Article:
Perhaps Sullivan’s lowest attack on those who do not go along with his beliefs (especially on sex) is reserved for men who experience same-sex sexual desires but who, because of their conscientious moral convictions, decline to act on them. Evidently, Sullivan cannot abide the thought of such men, much less consider the possibility that they, rather than he, have grasped the truth about sexual morality and human dignity. In discussing these men, he immediately descends into amateur psychiatrist mode:
But a gay man who decides to sublimate his entire sexual being into the maintenance of a rigid religious orthodoxy is often an ideal fundamentalist. His own chastity is a particularly onerous sacrifice for the sake of truth; and such a sacrifice in turn intensifies commitment to the orthodoxy. The longer he retains this sacrifice, the more insistent he is on its necessity. And so you have the well-documented phenomenon of repressed homosexual men being in the forefront of religious campaigns to suppress homosexual behavior in others.
It doesn’t seem to occur to Sullivan that someone, whatever his experiences of sexual desire, might think carefully about issues of sexual morality, consider the arguments advanced by people on various sides (including those who draw on what they regard as the wisdom of their religious traditions), arrive at conclusions at variance with Sullivan’s own, and do his best to resist sexual temptation and orient himself so as to live a life in line with what he believes the dignity of a human person requires.
One would think that a proponent of “the conservatism of doubt” would be more charitable towards his intellectual and political opponents. One would expect him carefully to consider the possibility that people who have reached conclusions at variance with his own might have arrived at, or gotten nearer, the truth. One would certainly expect him to regard them, in the absence of evidence to the contrary, as reasonable people of goodwill whose views ought to be given respect and thoughtful consideration. Yet when it comes to issues of sexuality and sexual morality, Sullivan’s “conservatism of doubt” yields—mirabile dictu—nothing short of a liberalism (one might even say a libertinism) of absolute certainty. Dissenters are not reasonable people who happen to disagree. They are psychologically warped individuals—fundamentalists!—who perversely refuse to recognize truths—even truths about themselves and their own motivations—and who are bent on tyrannizing others.
When it comes to the dogmas of the sexual revolution, Sullivan is as true a believer as one can find. But his dogmatism extends beyond sexual liberalism, central though that is to his quasi-evangelical mission. He fervently and largely uncritically expresses unshakable beliefs in many other areas as well—from bioethics to the war in Iraq—all the while attacking those who hold opposing views as “fundamentalists.” Advertising himself as “mildly” pro-choice, he virtually invites ridicule by invoking in support of legal abortion and against its “fundamentalist” opponents, none other than St. Thomas Aquinas: “Aquinas reasoned that unborn life went through three stages—a vegetative period, an animal stage, and finally a rational moment when the basis for cognition and reason could be detected, and ‘ensoulment’ fully realized.” Well, yes, Aquinas, while rejecting abortion, did believe that unborn life went through these stages. But that was because the great medieval philosopher was working with what we now know to be a profoundly flawed understanding of the basic facts of embryogenesis and early intrauterine human development. Since the discovery of the ovum in the nineteenth century, our knowledge of the embryological facts has advanced far beyond anything a thirteenth-century writer such as Aquinas could possibly have known. Medieval speculation about “vegetative,” “animal,” and “rational” stages has been replaced by knowledge of human development as a gradual and gapless process by which the newly conceived human being develops (by a self-directed, gradual, and gapless process) from the embryonic into and through the fetal, infant, child, and adolescent stages, and into adulthood with his or her distinctness, unity, determinateness, and identity fully intact.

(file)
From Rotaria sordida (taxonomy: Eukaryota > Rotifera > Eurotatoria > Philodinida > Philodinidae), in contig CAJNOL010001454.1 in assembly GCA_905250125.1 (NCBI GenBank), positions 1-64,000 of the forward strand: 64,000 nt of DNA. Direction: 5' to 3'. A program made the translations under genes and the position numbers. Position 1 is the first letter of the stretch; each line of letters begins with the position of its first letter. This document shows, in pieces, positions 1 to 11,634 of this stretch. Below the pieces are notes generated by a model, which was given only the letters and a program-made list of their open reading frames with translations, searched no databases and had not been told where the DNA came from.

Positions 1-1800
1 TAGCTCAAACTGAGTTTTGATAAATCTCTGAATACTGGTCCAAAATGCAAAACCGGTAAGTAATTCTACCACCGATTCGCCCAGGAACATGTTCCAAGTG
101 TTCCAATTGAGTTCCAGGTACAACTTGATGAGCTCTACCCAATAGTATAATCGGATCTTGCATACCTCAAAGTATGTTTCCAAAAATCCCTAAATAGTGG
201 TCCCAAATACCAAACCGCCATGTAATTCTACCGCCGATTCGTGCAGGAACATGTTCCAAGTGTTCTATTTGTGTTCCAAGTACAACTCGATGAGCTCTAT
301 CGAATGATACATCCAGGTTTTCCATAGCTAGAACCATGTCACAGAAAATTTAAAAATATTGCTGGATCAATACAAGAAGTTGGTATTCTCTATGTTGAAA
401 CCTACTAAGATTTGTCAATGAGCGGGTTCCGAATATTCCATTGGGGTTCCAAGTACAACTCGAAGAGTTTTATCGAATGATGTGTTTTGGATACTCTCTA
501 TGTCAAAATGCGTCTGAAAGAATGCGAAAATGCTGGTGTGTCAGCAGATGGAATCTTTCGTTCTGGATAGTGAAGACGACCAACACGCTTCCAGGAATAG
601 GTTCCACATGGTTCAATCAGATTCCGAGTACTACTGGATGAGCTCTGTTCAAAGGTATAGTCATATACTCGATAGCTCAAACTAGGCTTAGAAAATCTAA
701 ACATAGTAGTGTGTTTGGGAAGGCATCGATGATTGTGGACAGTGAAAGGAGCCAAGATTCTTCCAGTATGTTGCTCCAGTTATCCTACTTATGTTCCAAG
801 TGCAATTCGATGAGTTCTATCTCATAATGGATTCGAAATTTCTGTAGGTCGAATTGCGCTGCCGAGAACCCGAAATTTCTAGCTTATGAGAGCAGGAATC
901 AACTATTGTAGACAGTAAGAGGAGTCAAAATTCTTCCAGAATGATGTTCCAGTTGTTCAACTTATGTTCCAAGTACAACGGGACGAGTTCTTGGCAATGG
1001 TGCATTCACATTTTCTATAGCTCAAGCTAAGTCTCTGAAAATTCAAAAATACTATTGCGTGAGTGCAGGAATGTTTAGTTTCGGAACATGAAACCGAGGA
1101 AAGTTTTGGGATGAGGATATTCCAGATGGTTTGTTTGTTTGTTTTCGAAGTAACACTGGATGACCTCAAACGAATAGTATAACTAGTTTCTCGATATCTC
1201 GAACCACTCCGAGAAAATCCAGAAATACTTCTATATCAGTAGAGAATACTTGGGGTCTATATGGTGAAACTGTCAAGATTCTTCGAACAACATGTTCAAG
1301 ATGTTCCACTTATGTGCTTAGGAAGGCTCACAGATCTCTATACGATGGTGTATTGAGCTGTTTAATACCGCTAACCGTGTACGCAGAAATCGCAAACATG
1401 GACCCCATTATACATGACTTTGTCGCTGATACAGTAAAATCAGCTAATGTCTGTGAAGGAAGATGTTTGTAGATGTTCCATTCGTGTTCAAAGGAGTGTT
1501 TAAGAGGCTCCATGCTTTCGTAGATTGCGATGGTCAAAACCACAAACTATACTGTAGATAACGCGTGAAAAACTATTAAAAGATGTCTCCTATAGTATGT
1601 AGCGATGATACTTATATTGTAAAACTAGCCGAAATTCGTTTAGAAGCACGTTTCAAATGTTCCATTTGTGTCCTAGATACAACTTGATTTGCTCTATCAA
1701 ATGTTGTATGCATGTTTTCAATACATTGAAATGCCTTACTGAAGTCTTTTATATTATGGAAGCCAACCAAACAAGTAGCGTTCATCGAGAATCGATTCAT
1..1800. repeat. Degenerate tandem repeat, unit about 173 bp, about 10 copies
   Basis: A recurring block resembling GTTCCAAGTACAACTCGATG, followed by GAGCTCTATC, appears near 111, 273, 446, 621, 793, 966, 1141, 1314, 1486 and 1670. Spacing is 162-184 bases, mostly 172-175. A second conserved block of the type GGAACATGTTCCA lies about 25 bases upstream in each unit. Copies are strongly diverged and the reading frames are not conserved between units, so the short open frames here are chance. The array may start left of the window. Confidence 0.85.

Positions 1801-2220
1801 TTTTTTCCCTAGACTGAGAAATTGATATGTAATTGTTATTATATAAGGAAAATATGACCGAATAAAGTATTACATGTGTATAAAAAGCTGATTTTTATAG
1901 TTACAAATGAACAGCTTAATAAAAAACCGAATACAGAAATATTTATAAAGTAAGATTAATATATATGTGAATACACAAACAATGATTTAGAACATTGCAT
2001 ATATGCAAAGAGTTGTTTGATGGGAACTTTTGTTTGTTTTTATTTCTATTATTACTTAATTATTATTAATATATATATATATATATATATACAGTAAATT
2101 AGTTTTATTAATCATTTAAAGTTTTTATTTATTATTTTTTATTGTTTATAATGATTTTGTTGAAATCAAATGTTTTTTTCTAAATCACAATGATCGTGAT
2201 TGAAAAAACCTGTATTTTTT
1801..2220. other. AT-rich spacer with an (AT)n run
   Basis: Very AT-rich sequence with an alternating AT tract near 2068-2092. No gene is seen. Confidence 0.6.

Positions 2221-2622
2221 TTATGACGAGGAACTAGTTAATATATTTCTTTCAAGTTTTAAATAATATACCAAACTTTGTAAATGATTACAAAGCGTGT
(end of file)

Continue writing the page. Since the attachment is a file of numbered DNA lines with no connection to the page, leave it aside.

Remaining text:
Sullivan’s posturing as a practitioner of “the conservatism of doubt” is, in the end, risible. As Jonah Goldberg has pointed out in a devastating review of The Conservative Soul, Sullivan “believes nothing if not the moral superiority of his own position.” In labeling his opponents as “fundamentalists,” he is, at best, a pot hurling epithets at the kettles.
There is an important truth in the idea of a “conservatism of doubt.” It was expressed many years ago by the great conservative jurist Learned Hand: “The spirit of liberty is the spirit which is not too sure that it is right. The spirit of liberty is the spirit which seeks to understand the minds of other men and women.” Yet Sullivan’s presentation of himself as the champion of such a spirit is the purest fiction. His problem is not that he doubts too much, but rather too little. It is not that he is excessively self-critical; it is that he is insufficiently so. He cannot entertain an intellectual challenge on an issue he cares about without classifying his interlocutor as warped and potentially tyrannical. Much less can he bring himself to consider the possibility that his opponent might actually be right. He is filled with too much dogmatic certainty for that.